Perhaps the best thing about the day was the opportunity for the kids to interact with one another and learn from their peers. I love that homeschooling allows for children of all ages to interact more in a learning setting than they would isolated by age-group in a standard classroom. Of course, this also means I (as the one who planned the activity) need to mindful of different ability levels and varied interests.
I had expected all the kids to be interested in the owl pellet activity. As it was, only about half of the kids took the time to really investigate what was contained within each pellet. Some spent a good 20-30 minutes finding the little bones of the prey and worked to identify the tiny body part (vertebrate, scapula, skull, etc.). A few, like the girls pictured above, spent over an hour completely engaged and absorbed! Others, like Sweetie, spent only a couple of minutes at the table (I didn’t even get a chance to take her photo). Instead, she ran to get her crochet hook and sat down with another mom to practice her new skill.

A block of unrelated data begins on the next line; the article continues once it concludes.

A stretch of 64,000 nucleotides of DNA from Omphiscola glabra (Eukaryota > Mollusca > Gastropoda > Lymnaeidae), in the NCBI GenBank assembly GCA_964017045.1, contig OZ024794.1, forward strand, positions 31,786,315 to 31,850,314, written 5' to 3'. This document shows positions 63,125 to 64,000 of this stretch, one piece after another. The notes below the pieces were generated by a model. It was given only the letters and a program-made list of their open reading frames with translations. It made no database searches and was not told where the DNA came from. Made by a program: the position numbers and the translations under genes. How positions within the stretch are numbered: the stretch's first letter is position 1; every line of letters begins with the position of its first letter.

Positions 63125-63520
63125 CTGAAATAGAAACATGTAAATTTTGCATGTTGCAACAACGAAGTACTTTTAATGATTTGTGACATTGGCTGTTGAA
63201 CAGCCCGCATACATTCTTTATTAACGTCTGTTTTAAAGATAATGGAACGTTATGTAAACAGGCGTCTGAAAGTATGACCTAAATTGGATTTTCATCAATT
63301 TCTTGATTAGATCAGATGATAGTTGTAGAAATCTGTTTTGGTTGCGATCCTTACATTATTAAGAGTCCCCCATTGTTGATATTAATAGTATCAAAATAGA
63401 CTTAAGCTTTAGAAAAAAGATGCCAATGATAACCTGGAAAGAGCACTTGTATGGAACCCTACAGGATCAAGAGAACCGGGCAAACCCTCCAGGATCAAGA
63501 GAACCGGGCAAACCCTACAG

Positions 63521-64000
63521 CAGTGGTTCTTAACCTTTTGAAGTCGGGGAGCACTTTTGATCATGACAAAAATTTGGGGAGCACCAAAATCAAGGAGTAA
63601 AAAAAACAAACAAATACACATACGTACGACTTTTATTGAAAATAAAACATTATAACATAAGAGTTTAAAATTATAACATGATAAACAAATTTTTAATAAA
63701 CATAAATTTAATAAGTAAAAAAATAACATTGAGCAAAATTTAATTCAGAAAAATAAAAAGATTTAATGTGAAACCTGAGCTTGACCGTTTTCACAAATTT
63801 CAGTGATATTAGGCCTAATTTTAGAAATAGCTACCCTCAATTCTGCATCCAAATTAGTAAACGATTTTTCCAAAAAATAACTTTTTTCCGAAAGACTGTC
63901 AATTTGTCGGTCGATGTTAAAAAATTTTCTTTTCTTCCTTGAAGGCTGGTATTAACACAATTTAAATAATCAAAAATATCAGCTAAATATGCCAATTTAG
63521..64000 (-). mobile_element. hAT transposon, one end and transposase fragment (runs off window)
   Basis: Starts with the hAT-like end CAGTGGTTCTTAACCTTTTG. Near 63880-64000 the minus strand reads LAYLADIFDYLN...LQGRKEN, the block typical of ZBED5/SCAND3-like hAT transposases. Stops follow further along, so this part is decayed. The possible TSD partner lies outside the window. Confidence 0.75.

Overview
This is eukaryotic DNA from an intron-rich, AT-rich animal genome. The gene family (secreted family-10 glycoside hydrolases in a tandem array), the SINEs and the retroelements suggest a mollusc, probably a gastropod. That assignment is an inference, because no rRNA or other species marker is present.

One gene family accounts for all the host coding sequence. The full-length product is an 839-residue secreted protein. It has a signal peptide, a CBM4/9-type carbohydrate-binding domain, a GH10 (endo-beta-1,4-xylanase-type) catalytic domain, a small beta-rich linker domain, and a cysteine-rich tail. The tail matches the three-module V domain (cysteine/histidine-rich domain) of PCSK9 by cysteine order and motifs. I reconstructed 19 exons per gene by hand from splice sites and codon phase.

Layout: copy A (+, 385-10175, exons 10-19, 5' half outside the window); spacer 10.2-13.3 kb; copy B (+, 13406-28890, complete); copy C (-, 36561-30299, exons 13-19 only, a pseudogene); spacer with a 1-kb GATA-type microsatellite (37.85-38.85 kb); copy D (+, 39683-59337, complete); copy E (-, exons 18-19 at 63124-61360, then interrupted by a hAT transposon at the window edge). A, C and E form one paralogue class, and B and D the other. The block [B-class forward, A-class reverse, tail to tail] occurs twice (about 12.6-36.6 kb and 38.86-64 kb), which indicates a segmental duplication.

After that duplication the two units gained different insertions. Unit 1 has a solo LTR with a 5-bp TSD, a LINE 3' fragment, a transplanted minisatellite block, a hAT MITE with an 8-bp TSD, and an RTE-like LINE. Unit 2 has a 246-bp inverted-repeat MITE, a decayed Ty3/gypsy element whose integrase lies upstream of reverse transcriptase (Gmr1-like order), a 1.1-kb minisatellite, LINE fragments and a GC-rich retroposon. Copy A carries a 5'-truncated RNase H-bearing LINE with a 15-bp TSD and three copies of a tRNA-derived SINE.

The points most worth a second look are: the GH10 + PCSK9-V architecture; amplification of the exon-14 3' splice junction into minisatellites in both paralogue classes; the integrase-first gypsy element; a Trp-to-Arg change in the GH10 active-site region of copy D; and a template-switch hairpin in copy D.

This was perfectly fine! I love that she has her own interests and isn’t too timid to ask other adults for their help. Another great thing about homeschooling – the kids can follow their heart’s desire and learn what is of most interest to them! She will absolutely learn more this way than had I forced her to do the owl pellet activity.